4.) Connect with Others
The more friends you have, the longer you live. We’re social animals, after all. Study after study proves people with strong social bonds live longer, healthier lives because socializing has powerful healing effects. Laughing, sharing stories, empathizing and seeing old friends are healthy ways of coping with stress. Even talking can have curative power. Right after World War I, many veterans returned home with ”shell shock”. They suffered extreme anxiety, and couldn’t function normally. The only thing that helped was the “talking cure”. When veterans talked about their trauma, (and didn’t keep them bottled up inside), their symptoms disappeared. Connecting with others fights stress.
This could be the most powerful stress-reducer of all. Exercise helps vent hidden anger, decreases levels of cortisol, and boosts levels of your body’s natural feel-good hormones (“endorphins”). It also reduces your reaction to stressors. This boosts your immune system and keeps you healthy. Exercise also lowers blood pressure, reduces strain on your heart, and helps you lose weight. Exercise also provides a temporary break from stress. It helps get your mind off your problems – even if it’s just for a short time. Exercise also combats depression, enables you to sleep better at night, and helps you rebound from life’s challenges. Even better, when you exercise in a group setting, these benefits are magnified.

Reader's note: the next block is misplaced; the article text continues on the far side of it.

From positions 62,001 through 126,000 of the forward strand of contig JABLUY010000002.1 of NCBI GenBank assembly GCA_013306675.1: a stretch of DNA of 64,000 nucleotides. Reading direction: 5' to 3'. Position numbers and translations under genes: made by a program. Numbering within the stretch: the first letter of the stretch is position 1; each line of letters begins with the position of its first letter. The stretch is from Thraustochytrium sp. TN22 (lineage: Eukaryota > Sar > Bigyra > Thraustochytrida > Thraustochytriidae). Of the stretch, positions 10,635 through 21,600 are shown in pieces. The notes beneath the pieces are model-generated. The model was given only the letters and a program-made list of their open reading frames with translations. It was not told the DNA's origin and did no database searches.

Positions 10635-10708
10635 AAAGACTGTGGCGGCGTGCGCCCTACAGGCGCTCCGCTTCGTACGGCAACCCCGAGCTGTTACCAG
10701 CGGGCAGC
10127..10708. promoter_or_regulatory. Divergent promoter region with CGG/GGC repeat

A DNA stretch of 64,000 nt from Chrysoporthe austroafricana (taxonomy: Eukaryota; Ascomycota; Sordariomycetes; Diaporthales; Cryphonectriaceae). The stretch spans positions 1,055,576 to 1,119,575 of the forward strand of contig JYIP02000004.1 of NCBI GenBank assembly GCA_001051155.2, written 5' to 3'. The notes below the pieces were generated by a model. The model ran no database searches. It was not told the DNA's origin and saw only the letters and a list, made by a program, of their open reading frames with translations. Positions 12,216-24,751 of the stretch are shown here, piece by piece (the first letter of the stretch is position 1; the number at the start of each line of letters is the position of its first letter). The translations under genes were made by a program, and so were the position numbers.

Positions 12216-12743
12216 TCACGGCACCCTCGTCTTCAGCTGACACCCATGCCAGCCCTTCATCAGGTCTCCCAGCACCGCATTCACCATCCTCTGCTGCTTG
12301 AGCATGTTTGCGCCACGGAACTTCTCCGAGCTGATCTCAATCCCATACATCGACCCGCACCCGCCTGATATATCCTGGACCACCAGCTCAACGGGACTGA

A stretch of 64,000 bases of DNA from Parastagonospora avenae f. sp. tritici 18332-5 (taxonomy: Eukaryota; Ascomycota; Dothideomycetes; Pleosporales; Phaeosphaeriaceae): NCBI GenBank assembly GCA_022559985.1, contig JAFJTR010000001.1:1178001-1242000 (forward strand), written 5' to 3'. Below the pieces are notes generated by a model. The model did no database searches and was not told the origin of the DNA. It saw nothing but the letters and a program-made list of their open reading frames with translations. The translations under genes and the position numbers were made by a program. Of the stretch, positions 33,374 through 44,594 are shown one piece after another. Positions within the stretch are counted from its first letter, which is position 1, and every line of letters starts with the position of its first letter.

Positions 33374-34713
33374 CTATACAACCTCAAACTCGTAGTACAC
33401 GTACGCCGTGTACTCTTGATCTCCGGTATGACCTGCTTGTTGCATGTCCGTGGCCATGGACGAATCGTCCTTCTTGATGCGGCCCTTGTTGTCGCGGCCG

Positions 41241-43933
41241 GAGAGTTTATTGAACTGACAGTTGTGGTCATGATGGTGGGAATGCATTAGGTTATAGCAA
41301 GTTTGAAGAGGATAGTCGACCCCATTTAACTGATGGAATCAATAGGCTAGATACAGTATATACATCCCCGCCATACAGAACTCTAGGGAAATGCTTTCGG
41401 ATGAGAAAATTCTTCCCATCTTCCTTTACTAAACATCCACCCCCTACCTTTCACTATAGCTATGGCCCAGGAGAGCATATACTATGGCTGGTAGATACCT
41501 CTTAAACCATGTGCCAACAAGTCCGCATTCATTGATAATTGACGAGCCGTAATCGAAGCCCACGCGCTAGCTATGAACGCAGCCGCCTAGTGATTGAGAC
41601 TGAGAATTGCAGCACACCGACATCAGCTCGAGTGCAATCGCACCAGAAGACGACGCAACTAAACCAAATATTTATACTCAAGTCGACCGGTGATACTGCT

Did you notice a pattern here? Did you notice that training at Karate for Kids supports all five of these coping techniques? Think about it: We promote positive thinking, encourage self-awareness, help you avoid bad habits, connect you with other positive people, and get you some exercise! I can’t think of a better way to reduce stress and live a healthier, longer life than being in our program! Karate for Kids isn’t just about fighting the outside threats. It’s also about fighting the inside threats as well!
—Senior Master Babin